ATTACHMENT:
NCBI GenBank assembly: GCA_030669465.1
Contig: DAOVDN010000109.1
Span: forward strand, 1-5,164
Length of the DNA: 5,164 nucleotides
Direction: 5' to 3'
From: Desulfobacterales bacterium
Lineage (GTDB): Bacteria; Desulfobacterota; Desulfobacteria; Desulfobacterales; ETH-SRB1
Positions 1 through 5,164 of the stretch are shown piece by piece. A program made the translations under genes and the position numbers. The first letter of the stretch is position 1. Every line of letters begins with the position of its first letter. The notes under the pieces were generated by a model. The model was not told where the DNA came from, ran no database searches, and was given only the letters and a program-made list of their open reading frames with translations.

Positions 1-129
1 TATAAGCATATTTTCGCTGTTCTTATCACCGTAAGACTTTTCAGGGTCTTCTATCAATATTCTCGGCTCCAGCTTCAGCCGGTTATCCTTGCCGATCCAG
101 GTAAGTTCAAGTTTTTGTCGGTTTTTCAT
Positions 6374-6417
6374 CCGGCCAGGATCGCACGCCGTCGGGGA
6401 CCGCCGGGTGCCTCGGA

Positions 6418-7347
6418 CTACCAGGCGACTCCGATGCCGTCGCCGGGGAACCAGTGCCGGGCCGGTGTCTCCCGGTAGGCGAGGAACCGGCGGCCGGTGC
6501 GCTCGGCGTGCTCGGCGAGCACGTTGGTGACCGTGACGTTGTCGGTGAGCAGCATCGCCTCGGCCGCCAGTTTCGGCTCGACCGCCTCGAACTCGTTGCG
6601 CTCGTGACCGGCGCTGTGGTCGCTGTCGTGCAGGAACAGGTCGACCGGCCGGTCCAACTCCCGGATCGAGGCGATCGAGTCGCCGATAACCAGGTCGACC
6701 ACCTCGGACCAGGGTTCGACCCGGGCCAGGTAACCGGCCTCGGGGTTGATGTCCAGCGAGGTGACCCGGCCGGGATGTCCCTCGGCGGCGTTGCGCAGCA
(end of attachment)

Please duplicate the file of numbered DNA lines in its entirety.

NCBI GenBank assembly: GCA_030669465.1
Contig: DAOVDN010000109.1
Span: forward strand, 1-5,164
Length of the DNA: 5,164 nucleotides
Direction: 5' to 3'
From: Desulfobacterales bacterium
Lineage (GTDB): Bacteria; Desulfobacterota; Desulfobacteria; Desulfobacterales; ETH-SRB1
Positions 1 through 5,164 of the stretch are shown piece by piece. A program made the translations under genes and the position numbers. The first letter of the stretch is position 1. Every line of letters begins with the position of its first letter. The notes under the pieces were generated by a model. The model was not told where the DNA came from, ran no database searches, and was given only the letters and a program-made list of their open reading frames with translations.

Positions 1-129
1 TATAAGCATATTTTCGCTGTTCTTATCACCGTAAGACTTTTCAGGGTCTTCTATCAATATTCTCGGCTCCAGCTTCAGCCGGTTATCCTTGCCGATCCAG
101 GTAAGTTCAAGTTTTTGTCGGTTTTTCAT
Positions 6374-6417
6374 CCGGCCAGGATCGCACGCCGTCGGGGA
6401 CCGCCGGGTGCCTCGGA

Positions 6418-7347
6418 CTACCAGGCGACTCCGATGCCGTCGCCGGGGAACCAGTGCCGGGCCGGTGTCTCCCGGTAGGCGAGGAACCGGCGGCCGGTGC
6501 GCTCGGCGTGCTCGGCGAGCACGTTGGTGACCGTGACGTTGTCGGTGAGCAGCATCGCCTCGGCCGCCAGTTTCGGCTCGACCGCCTCGAACTCGTTGCG
6601 CTCGTGACCGGCGCTGTGGTCGCTGTCGTGCAGGAACAGGTCGACCGGCCGGTCCAACTCCCGGATCGAGGCGATCGAGTCGCCGATAACCAGGTCGACC
6701 ACCTCGGACCAGGGTTCGACCCGGGCCAGGTAACCGGCCTCGGGGTTGATGTCCAGCGAGGTGACCCGGCCGGGATGTCCCTCGGCGGCGTTGCGCAGCA